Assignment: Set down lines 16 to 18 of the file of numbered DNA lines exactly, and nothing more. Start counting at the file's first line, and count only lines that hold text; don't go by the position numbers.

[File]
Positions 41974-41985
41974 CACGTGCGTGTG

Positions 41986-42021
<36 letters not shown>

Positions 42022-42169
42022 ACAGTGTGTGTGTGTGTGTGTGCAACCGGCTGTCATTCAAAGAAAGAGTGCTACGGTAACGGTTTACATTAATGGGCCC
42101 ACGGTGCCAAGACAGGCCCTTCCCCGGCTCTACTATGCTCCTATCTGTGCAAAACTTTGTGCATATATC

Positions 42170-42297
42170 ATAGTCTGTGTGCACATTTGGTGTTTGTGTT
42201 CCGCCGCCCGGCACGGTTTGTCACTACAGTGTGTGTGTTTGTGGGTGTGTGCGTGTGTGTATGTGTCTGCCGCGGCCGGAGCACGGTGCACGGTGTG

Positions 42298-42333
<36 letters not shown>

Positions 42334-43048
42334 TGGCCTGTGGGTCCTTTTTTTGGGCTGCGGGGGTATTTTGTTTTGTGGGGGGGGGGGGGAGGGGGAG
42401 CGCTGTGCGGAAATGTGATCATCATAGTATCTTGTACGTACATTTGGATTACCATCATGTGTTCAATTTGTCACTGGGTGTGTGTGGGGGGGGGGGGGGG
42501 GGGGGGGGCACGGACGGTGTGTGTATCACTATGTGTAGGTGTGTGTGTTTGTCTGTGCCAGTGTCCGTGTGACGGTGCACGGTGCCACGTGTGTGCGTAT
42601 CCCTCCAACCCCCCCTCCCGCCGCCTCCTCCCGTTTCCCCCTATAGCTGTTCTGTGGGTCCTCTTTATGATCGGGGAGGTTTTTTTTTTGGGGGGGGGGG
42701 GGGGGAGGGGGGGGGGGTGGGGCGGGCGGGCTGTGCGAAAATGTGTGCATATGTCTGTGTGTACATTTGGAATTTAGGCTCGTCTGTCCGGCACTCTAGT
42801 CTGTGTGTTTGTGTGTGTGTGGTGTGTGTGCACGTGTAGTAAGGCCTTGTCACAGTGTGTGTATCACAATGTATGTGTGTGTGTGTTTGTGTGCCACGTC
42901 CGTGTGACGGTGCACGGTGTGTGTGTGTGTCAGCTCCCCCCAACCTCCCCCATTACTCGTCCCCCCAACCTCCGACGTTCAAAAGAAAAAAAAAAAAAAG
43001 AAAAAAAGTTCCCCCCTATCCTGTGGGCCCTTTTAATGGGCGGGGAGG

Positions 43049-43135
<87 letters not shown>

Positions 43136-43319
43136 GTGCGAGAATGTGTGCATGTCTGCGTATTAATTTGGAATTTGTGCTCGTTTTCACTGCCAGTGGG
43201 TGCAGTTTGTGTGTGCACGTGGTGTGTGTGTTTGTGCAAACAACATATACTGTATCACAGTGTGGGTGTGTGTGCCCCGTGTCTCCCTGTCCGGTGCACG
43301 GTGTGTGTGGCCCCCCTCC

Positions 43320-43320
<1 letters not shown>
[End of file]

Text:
42501 GGGGGGGGCACGGACGGTGTGTGTATCACTATGTGTAGGTGTGTGTGTTTGTCTGTGCCAGTGTCCGTGTGACGGTGCACGGTGCCACGTGTGTGCGTAT
42601 CCCTCCAACCCCCCCTCCCGCCGCCTCCTCCCGTTTCCCCCTATAGCTGTTCTGTGGGTCCTCTTTATGATCGGGGAGGTTTTTTTTTTGGGGGGGGGGG
42701 GGGGGAGGGGGGGGGGGTGGGGCGGGCGGGCTGTGCGAAAATGTGTGCATATGTCTGTGTGTACATTTGGAATTTAGGCTCGTCTGTCCGGCACTCTAGT